News & Analysis at your fingertips.

We use a range of cookies to give you the best possible browsing experience. By continuing to use this website, you agree to our use of cookies.
You can learn more about our cookie policy here, or by following the link at the bottom of any page on our site.

0

Notifications

Notifications below are based on filters which can be adjusted via Economic and Webinar Calendar pages.

Live Webinar

Live Webinar Events

0

Economic Calendar

Economic Calendar Events

0
Free Trading Guides
Subscribe
Please try again
EUR/USD
Bearish
Low
High
of clients are net long.
of clients are net short.
Long Short

Note: Low and High figures are for the trading day.

Data provided by
Oil - US Crude
Bearish
Low
High
of clients are net long.
of clients are net short.
Long Short

Note: Low and High figures are for the trading day.

Data provided by
Wall Street
Bearish
Low
High
of clients are net long.
of clients are net short.
Long Short

Note: Low and High figures are for the trading day.

Data provided by
Gold
Bearish
GBP/USD
Mixed
USD/JPY
Bearish
More View more
Real Time News
  • Why is JPY called a safe haven? What are some factors in its favor this quarter? Get your free forecast here: https://t.co/mzeJ5x73N3 #DailyFXGuides https://t.co/S4bwgGZxmw
  • Traders utilize varying time frames to speculate in the forex market. The two most common are long- and short-term-time frames which transmits through to trend and trigger charts. Learn more about time-frame analysis here: https://t.co/9S5tXIs3SX https://t.co/T3W8CIg5iy
  • Forex sentiment analysis can be a useful tool to help traders understand and act on price behavior. Learn how to get the most out of understanding trader sentiment here: https://t.co/rJznrXkcYz https://t.co/FPgZ5gkgrM
  • Key levels in forex tend to draw attention to traders in the market. These are psychological prices which tie into the human psyche and way of thinking. Learn about psychological levels here: https://t.co/8A1QhwMVKo https://t.co/E0KhcKHrOf
  • For some reason an old story has popped up - many apologies.... https://t.co/jHjQxyFRXM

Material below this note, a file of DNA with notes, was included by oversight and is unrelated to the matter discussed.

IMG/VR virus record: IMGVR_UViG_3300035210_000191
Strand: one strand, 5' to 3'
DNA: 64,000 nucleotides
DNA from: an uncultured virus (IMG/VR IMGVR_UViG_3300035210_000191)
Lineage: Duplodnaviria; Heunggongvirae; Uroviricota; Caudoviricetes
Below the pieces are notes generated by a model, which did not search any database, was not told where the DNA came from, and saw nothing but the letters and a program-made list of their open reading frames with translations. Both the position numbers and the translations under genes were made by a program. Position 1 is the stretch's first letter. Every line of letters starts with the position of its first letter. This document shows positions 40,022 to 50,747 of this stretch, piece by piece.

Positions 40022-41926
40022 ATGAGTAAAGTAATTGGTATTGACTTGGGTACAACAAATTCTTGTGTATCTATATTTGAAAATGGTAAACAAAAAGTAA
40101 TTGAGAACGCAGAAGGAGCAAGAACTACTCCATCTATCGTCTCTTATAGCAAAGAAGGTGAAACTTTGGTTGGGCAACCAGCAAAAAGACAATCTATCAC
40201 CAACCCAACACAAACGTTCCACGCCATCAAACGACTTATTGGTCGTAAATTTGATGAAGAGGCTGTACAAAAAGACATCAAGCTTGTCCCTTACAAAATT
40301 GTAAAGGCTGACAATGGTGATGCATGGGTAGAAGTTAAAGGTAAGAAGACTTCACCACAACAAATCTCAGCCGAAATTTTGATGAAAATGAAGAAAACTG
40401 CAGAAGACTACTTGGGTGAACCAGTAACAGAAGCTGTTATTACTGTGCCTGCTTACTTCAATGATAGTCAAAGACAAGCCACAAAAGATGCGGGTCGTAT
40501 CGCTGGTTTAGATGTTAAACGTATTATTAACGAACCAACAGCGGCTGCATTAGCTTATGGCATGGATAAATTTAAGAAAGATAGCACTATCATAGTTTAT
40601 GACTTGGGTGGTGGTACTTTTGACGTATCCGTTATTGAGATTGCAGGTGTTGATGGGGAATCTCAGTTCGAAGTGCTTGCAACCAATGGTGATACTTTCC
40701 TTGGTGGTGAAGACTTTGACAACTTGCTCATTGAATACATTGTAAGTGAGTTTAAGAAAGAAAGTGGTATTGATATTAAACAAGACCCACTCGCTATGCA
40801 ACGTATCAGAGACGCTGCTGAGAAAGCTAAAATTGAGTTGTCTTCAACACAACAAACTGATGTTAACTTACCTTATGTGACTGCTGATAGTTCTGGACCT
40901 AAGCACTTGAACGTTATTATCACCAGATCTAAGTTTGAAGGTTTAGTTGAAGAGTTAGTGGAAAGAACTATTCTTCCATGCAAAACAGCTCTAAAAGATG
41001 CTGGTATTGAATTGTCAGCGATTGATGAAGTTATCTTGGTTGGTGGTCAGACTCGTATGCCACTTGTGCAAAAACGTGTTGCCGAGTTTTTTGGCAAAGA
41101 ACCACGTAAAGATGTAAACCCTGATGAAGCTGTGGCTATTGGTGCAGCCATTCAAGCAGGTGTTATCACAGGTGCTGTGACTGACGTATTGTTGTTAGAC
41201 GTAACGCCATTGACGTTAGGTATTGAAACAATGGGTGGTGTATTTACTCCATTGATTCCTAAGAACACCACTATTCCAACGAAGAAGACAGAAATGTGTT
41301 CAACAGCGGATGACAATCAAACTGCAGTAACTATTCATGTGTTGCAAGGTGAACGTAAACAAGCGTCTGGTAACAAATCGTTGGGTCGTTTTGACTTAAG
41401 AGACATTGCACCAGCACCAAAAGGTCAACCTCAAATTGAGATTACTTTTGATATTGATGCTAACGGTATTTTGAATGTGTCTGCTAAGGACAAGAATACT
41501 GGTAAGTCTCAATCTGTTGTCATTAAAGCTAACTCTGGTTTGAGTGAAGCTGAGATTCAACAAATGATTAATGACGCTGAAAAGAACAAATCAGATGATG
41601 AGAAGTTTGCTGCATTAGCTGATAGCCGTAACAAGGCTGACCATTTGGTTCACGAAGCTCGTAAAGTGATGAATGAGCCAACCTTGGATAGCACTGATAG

• The US dollar is unloved, oversold and at lows last seen over 30-months ago. At the moment there seems to be very little reason to buy the greenback. Get your $USD market update from @nickcawley1 here:https://t.co/VY3SLs35cp https://t.co/w5ljByv9cf
  • Trading Forex is not a shortcut to instant wealth, excessive leverage can magnify losses, and sentiment is a powerful indicator. Learn about these principles in depth here: https://t.co/lZFM8youtX https://t.co/CpqePQYF4E
  • GDP (Gross Domestic Product) economic data is deemed highly significant in the forex market. GDP figures are used as an indicator by fundamentalists to gauge the overall health and potential growth of a country. Learn use GDP data to your advantage here: https://t.co/Yl9vM7kO6a https://t.co/Rg2YGZCUCr
  • The non-farm payroll (NFP) figure is a key economic indicator for the United States economy. It is also referred to as the monthly market mover. Find out why it has been given this nickname here: https://t.co/yOUVEEqhc5 https://t.co/ftrbRkFiJF
  • Human error in the forex market is common and often leads to familiar trading mistakes. These trading mistakes crop up particularly with novice traders on a regular basis. Learn about the top ten trading mistakes and how you can avoid them here: https://t.co/i8E2AXtzF3 https://t.co/Hny2HMYo4I
Bank Research Consensus Weekly 04.16.12

Bank Research Consensus Weekly 04.16.12

2012-04-16 18:35:00
David Song, Strategist